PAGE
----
In the light of Auckland Council’s no-roosters-in-nonrural-areas rule, now that I had one male, I had to think of a way of getting rid of him.
I felt that I ought to start learning to kill and dress chickens for the table myself. But Philip could not bear the thought of it, and I wondered how I would be able to convince him that it was the way to go.
My reasons for this were:
- * I had stopped thinking of the latest batch of birds as pets.
- * It makes economical sense to use our broodies to increase the polulation and then use the extra birds for the table.
- * The rooster problem is instantly solved.
- * Isn’t it a bit hypocritical to avoid homekills on moral grounds, when we buy chicken from the store.
- * Our eating of non vegetarian food may have been allowed by God after the flood, so that we are constanly reminded about the shedding of blood and ultimately of our great Saviour.
- * In this connection, perhaps it is good to see first hand that meat comes with a cost, primarily to the bird itself. I do not think that I will ever be able to kill a bird without a pang. Perhaps that is the way I need to approach eating meat, thinking loudly.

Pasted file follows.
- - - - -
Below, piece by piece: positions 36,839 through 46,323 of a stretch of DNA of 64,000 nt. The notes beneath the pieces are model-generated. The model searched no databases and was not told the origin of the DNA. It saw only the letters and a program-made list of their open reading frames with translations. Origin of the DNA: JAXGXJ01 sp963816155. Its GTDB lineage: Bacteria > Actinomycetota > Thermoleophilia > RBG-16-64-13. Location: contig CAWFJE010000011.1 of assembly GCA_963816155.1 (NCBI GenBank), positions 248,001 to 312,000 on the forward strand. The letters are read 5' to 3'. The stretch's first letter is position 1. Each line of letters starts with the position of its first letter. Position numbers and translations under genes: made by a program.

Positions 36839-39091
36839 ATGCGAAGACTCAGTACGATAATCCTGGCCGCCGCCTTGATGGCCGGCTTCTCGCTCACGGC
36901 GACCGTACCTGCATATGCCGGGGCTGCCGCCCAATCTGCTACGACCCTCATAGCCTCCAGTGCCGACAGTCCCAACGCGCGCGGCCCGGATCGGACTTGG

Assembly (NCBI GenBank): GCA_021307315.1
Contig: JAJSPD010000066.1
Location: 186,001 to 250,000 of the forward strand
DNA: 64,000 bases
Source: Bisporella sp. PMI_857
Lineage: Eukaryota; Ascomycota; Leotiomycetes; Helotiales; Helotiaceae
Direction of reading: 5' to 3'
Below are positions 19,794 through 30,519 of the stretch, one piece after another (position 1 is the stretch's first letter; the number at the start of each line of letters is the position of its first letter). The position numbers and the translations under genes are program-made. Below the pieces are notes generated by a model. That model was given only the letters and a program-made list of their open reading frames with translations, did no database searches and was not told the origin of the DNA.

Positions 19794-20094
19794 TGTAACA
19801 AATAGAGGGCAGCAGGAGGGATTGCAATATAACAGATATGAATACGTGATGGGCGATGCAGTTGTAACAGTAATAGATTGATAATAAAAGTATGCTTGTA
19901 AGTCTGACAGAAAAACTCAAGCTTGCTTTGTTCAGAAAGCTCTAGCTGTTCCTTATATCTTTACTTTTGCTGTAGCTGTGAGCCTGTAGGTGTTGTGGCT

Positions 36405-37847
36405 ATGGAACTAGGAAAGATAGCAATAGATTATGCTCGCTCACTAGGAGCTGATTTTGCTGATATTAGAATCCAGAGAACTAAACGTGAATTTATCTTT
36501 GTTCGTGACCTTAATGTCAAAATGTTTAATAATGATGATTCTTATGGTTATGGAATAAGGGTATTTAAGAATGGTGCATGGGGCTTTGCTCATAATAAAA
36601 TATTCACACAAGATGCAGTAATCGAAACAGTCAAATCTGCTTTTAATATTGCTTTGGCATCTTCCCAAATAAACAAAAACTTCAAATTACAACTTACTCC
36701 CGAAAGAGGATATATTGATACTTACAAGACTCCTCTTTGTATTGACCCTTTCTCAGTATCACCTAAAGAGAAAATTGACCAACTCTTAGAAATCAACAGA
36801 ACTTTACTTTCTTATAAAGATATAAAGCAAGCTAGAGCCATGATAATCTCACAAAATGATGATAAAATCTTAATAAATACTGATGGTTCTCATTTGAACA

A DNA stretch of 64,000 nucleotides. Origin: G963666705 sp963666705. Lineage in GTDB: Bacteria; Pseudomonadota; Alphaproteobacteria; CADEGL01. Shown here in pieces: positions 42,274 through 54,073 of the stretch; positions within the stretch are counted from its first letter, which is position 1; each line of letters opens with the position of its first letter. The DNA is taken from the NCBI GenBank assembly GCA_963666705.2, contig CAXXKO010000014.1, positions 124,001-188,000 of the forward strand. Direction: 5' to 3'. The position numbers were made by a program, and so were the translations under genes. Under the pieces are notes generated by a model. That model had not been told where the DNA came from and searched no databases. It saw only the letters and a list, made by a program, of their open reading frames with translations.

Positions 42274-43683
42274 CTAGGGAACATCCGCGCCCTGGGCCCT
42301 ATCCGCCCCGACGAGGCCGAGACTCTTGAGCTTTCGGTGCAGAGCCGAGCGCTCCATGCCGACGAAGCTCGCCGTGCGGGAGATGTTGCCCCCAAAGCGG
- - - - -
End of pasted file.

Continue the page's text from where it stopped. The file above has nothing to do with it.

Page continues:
- * I remember how my own mother would often bring chickens home, fatten them up a bit more and then kill them and cook them. I longingly remember the partial eggs and preegg parts in the chickens, which we do not get to see in these days of broiler hens.
But atleast this time round, I did not have to bother about homekills.
New Zealand does not have predators like foxes, and so my perception was that my birds were safe. I had not locked the coop door in months. Moreover, I assumed, no creature could get past Susie when it came to getting close to her chicks.
But one morning, when I went out to feed the chooks, I was met by a horrible sight. One of my brown-shaver pullets was dead near the entrance of the coop, with grave injury on her throat, but otherwise unharmed, while the young rooster was lying headless at the far end of the run.
It turns out that although we do not have foxes, we still have large rats, stouts, and weasels that can kill chickens. We were told that the tidy way in which the chicks had been attacked ruled Mia out as the perpetrator, thank goodness. I had also not noticed one step in the chicks story, which was that round about the time of the attack, Susie had stopped caring for her chicks, and the chicks had been on their own
So that was why I did not have to deal with my rooster, but sadly, I also lost a healthy pullet.
I have one fine Brown Shaver called Helen.